This has been the focus of most of my attention over the past two weeks.......a charming period Louis XV Transitional Secretaire a Abattant, c. 1765.
Today was the day that Roberto was going to challenge the offending lock. Should I simply have him load the abattant into the Explorer and then cart it off to Carlos? Or should we try to open it ourselves? My idea was to cut out one of the oak panels under the top drawer; so that is where Roberto started... And Roberto will figure out just about everything and then stick with the problem until he arrives at a solution. After removing the panel, he couldn't see well enough to find the lock's screws--I scrounged up a small mirror and my neighbor had a flash light--and Roberto got to work
IN PROGRESS (this took about 30-40 minutes)
Because I had not seen the interior of the abattant before purchasing it, I was a bit worried that the leather surface would need to be replaced (this would be very very expensive as thin splits are used for writing surfaces--but not to worry. JUST LOOK AT THE CONDITION OF THE ORIGINAL LEATHER!!! Almost mint.......not only that, the entire interior of the abattant, including the small drawers, is in top notch original condition.
In this last photo you can see one of the sides where there is an additional locking mechanism (about 3 inches down from the top edge of the lid) that locks the sides so that the fall front cannot be pried open.
This is not a simple, easy to fabricate key project. All aspects of the lock were custom made for this particular abattant; the double locking mechanism would cost me about $300-$400 to remove and then custom fabricate the new key from scratch. Fortunately, the fall front is very stable and remains upright even when Roberto hits the panel.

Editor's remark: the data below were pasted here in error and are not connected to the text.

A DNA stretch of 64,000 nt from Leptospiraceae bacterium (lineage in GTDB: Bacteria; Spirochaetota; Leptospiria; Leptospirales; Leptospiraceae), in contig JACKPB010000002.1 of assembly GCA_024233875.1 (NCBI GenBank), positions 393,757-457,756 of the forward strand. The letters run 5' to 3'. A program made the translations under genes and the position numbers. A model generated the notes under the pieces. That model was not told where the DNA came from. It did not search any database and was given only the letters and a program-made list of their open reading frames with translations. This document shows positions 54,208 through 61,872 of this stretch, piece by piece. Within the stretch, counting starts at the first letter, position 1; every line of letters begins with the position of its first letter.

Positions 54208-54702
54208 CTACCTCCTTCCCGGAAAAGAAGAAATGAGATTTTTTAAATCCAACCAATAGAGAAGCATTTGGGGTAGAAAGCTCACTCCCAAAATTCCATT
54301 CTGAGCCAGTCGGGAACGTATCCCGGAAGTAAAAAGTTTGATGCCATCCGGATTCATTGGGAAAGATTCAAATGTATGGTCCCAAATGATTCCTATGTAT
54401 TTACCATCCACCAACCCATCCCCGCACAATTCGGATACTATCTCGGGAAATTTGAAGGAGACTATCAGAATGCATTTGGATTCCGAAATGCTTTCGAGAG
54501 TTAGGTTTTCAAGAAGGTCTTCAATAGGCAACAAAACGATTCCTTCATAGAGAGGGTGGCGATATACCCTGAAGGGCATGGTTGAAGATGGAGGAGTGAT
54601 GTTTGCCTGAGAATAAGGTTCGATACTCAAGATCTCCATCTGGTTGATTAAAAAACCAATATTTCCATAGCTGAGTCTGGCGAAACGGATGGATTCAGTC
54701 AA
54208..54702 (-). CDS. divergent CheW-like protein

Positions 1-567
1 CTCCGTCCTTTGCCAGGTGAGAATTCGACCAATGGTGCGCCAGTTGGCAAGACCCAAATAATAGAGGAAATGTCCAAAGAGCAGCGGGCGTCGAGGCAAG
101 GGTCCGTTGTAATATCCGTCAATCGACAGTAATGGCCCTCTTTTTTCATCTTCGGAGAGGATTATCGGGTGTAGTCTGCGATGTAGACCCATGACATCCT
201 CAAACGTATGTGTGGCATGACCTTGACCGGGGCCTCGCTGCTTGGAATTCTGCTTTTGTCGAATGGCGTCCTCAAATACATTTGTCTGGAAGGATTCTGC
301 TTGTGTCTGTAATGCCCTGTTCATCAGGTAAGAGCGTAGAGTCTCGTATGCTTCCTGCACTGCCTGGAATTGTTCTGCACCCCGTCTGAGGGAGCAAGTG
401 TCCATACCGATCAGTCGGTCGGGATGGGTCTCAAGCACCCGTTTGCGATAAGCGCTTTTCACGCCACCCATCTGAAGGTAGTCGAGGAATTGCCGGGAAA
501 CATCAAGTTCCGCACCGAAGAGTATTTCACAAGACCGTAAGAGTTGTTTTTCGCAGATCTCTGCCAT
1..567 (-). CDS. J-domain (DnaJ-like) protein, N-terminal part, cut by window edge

So, I think my lock journey ends here. I will have the lower cabinet lock and the drawer lock repaired--a fairly easy task. And if the new owner wants to have a key made for the fall front, I will be happy to have Carlos create one at an additional cost.
Was there hidden treasure inside the abattant--haven't found it yet--but the beauty of the piece and Roberto's commitment to finding solutions is enough for me.
This fine little piece of furniture has been loved throughout it's 250+ years of life--I wonder what it has been witness to and who cared for it so lovingly. I am so happy that we didn't have to compromise any of its original integrity while opening the abattant. Roberto will do a little more restoration work on the rosewood veneer and then she will be ready to go.
AND TOMORROW IS AUCTION THURSDAY!! I've got my eye on a sleeper (hopefully)--we'll see what happens.
Can't believe that it is almost Labor Day!!! This summer really did whiz by......
Mary & Jones & Cole